Although not – yet – in the universal calendar of the Church, today is the memorial of Saint Faustina Kowalska, the nun who received numerous visions of Our Lord manifested as ‘the Divine Mercy’, with the now-familiar read and white rays emanating from His Sacred Heart, a devotion first widely promulgated by another Sister four centuries earlier, Margaret Mary Alacoque.
Helena Kowalska, as she was prior to her religious profession, first received her vocation at the age of seven, knowing she was one day to consecrate her life to God. Yet, as is the way with most young people, as she entered teen years, the world’s wiles waylaid her until, at a dance, Christ appeared to her wearing His crown of thorns; she ran to the cathedral, where Christ asked her, without taking provision for the flesh, to make true her childhood intention. In a quite literal apostolic ‘leaving everything and following Him’, Helena embarked on the next bus to Warsaw, with no luggage, and not telling anyone; a parish priest found her a room, whence she asked at various convents, all of them refusing the impoverished peasant, with no dowry, until the Congregation of the Sisters of Our Lady took, well, mercy on her.
Although often ill – one wonders about Blaise Pascal’s dictum that sickness is the natural state of Christians – Helena found her home, taking the name Faustina – the ‘fortunate one’, perhaps after an early martyr – and was gifted with continual visions of Christ. She found a sympathetic confessor, Father Michael Sopoćko, who, after ordering a psychiatric evaluation (which Faustina passed as perfectly normal) encouraged her to write down what Christ said to her, now her famous ‘Diary’.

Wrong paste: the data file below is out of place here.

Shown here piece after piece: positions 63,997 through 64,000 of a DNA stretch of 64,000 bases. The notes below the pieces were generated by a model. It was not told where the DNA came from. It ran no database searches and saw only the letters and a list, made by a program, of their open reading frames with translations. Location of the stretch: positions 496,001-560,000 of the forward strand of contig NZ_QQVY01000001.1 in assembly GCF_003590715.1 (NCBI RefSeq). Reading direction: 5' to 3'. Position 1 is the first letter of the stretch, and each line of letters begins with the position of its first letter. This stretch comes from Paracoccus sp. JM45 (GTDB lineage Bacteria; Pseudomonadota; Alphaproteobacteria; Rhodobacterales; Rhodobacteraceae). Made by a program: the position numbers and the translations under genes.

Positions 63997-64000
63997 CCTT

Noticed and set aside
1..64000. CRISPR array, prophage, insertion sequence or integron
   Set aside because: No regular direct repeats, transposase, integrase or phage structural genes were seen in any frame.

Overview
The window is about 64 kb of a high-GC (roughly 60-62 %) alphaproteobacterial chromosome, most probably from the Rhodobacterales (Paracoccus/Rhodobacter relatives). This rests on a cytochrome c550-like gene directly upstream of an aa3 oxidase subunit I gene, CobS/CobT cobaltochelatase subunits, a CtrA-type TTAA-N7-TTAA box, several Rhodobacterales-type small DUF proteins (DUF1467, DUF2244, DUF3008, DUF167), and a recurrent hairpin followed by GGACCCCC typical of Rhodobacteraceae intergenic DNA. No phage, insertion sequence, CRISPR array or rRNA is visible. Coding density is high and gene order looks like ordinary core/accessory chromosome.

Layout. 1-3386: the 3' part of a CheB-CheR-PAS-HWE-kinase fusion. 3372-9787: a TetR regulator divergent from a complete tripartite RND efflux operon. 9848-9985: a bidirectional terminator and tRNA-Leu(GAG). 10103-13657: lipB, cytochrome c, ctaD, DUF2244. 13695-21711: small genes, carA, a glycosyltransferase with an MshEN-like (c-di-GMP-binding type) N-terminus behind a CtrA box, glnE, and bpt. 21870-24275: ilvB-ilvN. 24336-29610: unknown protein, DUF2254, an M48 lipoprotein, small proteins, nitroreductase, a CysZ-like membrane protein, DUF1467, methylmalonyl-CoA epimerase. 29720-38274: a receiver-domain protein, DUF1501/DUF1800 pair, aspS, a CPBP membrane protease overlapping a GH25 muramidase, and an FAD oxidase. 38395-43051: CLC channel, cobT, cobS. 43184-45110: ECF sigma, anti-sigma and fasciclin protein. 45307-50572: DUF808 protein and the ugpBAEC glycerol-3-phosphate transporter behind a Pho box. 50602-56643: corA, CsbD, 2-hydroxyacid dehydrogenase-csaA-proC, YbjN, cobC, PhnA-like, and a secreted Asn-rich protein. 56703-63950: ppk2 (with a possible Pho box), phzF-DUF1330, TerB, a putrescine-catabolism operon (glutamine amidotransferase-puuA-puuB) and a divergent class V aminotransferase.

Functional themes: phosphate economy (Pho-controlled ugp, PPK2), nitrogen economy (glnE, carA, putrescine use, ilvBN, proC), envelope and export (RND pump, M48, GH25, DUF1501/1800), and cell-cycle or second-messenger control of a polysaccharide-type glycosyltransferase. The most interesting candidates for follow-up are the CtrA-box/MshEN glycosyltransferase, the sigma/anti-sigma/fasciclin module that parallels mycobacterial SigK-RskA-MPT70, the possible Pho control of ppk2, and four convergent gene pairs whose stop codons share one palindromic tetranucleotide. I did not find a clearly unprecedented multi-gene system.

Christ also asked Faustina to have an image painted, which she did, the now near- ubiquitous one by Eugene Kazimieroswki. The face matches up almost perfectly with that of the Shroud of Turin.
Sister Faustina died, likely of tuberculosis, on this day, October 5th, in 1937, predicting that there would be a terrible war, a fulfilment of the prophecy first made to the young seers at Fatima if the world did not repent.
Father Sopoćko spread devotion to the ‘Divine Mercy’, which spread rapidly throughout the world. There was some opposition just before the Second Vatican Council, perhaps due to an imperfect translation and a misunderstanding of some of the limits, but Pope John Paul II, always a devotee as a bishop and cardinal, took things under his own pastoral direction, and instituted the Second Sunday of Easter as ‘Divine Mercy Sunday’, on the eve of which feast he himself was to pass into eternity, and on which day, in 2011 and 2014 he would, respectively, be beatified and canonized.
Saint Faustina exhorted us all to avail ourselves of the Divine Mercy, now open wide to receive as many souls as respond to God’s grace. As she said, we pray the Chaplet – and, we might add, the Rosary, at Mass – to obtain mercy, to trust in Christ’s mercy, and to show mercy to others.
All Christ desires is our faith, our trust and our love. It is with these small treasures that He will give us, in return, an infinite and eternal reward.
Jezu, ufam tobie. Jesus, I trust in Thee.